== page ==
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Statement of Facts.
ferences on this subject, it is to be found in the fact that while the decree in this case was rendered, on the 1st day of March, 1886, a suit was commenced by the gas company against the city of Quincy, on the same causes of action, in the Circuit Court of Adams County, in the State of Illinois, on the 31st day of March of the same year. This fact was brought to the attention of the Circuit Court of the United States at the term in which the decree now appealed from was rendered, by a petition to vacate and set aside the decree, which that court overruled. It seems very obvious that the gas company, having obtained through the instrumentality of this collusive suit by Mr. Steel a decree settling its rights against the city of Quincy, then brought in its own name a suit in the state court, which it had not dared to do until those rights were adjusted in a court of the United States. We are of opinion that the demurrer to the plaintiff"s bill
ought to have been sustained and the bill dismissed. The decree is, therefore, reversed, and the case remanded to the Circuit Court with instructions to that effect.
UNITED STATES v. DUNN.
APPEAL FROM THE COURT OF CLAIMS.
Submitted January 3, 1887.- Decided February 7, 1887.
Service by an officer of the navy as an enlisted man in the marine corps is
to be credited to him in calculating his longevity pay under the act of
March 3, 1883, 22 Stat. 472, 473, c. 97. The marine corps is a military body, primarily belonging to the navy, and
under control of the Naval Department, with liability to be ordered to servico in connection with the army, and in that case under the command of army officers.
This was an appeal from the Court of Claims. The case is stated in the opinion of the court.
Opinion of the Court.
Mr. Attorney General and Mr. F. P. Dewees for appellant.
Mr. John Paul Jones and Mr. Robert B. Lines for appellee.
MR. JUSTICE MILLER delivered the opinion of the court.
The plaintiff brought her suit as administratrix of the estate of George Dunn, her husband, who died on the 29th of September, 1884, to recover the difference between what was paid her and what she claimed should have been paid on account of his service as gunner in the navy from the 11th day of April, 1878, until the 10th day of December, 1883. The Court of Claims gave her a judgment for $2238.10. This judgment was rendered upon the following finding of facts:
“1. George Dunn, the claimant's intestate, was appointed a gunner in the navy, April 11, 1871, and served as such until January 1, 1983. IIe was subsequently retired, and has since died.
“ 2. Prior to his appointment in the navy, he had served in the marine corps. He entered this corps first, June 10, 1843, in the eleventh year of his age, as a boy bound for ten years and twenty-two days to learn music, and June 22, 1844, was rated as a fifer; discharged September 8, 1848.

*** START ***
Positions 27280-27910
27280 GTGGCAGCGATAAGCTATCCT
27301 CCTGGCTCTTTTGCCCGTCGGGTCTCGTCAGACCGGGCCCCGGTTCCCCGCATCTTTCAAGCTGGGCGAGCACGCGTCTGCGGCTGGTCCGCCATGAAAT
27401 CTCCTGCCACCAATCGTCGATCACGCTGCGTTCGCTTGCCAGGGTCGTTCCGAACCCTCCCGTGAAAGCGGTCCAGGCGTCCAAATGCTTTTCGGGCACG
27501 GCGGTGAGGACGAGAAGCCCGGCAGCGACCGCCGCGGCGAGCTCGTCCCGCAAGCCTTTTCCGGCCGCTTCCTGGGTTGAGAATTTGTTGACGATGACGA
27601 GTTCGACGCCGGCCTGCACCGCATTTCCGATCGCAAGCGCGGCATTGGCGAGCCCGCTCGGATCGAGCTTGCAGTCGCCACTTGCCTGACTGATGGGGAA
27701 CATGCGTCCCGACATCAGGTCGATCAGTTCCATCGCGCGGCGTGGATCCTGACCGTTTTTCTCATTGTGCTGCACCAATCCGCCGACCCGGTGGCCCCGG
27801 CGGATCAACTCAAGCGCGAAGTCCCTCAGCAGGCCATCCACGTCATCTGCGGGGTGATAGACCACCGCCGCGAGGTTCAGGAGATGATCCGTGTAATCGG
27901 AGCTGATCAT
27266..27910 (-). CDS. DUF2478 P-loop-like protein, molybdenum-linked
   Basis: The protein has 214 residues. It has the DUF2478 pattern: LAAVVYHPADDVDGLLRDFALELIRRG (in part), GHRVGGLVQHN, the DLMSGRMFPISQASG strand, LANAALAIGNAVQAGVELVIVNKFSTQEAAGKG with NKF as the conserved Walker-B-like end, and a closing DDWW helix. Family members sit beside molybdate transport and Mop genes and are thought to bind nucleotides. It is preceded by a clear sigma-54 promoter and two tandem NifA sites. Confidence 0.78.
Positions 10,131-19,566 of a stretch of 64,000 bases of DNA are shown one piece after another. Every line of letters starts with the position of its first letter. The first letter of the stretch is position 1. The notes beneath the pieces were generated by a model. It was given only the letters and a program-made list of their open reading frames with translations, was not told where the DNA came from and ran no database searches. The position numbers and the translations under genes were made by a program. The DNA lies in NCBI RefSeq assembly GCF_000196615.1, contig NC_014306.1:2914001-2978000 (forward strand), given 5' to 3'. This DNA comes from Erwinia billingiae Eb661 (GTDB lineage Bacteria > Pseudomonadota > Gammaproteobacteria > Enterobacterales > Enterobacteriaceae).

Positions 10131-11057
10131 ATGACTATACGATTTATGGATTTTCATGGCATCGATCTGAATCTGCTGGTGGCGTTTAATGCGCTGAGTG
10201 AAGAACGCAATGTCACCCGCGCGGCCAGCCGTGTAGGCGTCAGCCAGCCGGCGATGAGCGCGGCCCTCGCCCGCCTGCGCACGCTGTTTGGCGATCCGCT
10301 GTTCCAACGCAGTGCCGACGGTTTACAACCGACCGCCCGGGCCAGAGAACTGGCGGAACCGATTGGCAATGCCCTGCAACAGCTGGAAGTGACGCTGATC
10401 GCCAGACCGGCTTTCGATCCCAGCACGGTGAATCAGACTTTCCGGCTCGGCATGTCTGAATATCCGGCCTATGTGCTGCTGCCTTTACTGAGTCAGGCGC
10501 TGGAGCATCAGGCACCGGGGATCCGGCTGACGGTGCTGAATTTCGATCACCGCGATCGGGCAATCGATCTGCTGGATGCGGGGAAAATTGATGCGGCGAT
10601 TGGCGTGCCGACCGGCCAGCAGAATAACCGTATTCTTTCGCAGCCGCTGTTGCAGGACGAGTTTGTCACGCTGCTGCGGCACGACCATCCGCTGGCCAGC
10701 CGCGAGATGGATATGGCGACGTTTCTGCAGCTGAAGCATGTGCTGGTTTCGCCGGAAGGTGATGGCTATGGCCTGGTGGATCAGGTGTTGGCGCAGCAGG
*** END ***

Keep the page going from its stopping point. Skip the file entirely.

“ Reënlisted September 9, 1848, for four years; discharged June 8, 1849, by order of the Secretary of the Navy, as a minor.
“Reënlisted August 10, 1819, for four years, as a fifer; discharged June 9, 1953.
“On the same day, to wit, June 9, 1953, he reënlisted for four years, as a fifer; discharged April 1, 1854, under a surgeon's certificate.
" Reënlisted August 31, 1854, for four years, as a fifer; discharged February 24, 1857, under a surgeon's certificate.
“Reënlisted May 19, 1857, for four years, as a fifer; discharged September 1, 1862, under a surgeon's certificate.
“The times of actual service from his first enlistment, June 10, 1843, to his last discharge, September 1, 1862, amounts to sixteen years five months and twenty-six days.
Opinion of the Court.
“3. Between the dates of his first enlistment and September 3, 1853, ho served on board United States vessels of war, under the command of navy officers, for five years and two months.
“Where and under what command the remainder of his service was rendered does not appear.
“ Conclusion of Law. “Upon the foregoing findings of facts the court decides as conclusion of law
“ That the sixteen years five months and twenty-six days of service, shown in Finding 2 to have been rendered by claimant's intestate as an enlisted man in the marine corps, should be credited to him in calculating longevity pay under the act of March 3, 1883. 22 Stat. 473.
“By so crediting this service the claimant is entitled to recover the sum of $2238.10."
The controversy arises upon the construction to be given to the following clause in the act, making appropriation for the naval service, passed March 3, 1883. 22 Stat. 473. Section 1 of that statute makes provision for the payment of the officers of the navy, of which George Dunn, the plaintiff's intestate, was one at that time. After reciting the officers, clerks, and other persons, including naval cadets, whose compensation is embraced in the aggregate sum of three hundred thousand dollars, the section uses this language : “And all officers of the navy shall be credited with the actual time they may have served as officers or enlisted men in the regular or volunteer army or navy, or both, and shall receive all the benefits of such actual service in all respects in the same manner as if all said service had been continuous and in the regular navy in the lowest grade having graduated pay held by such officer since last entering the service."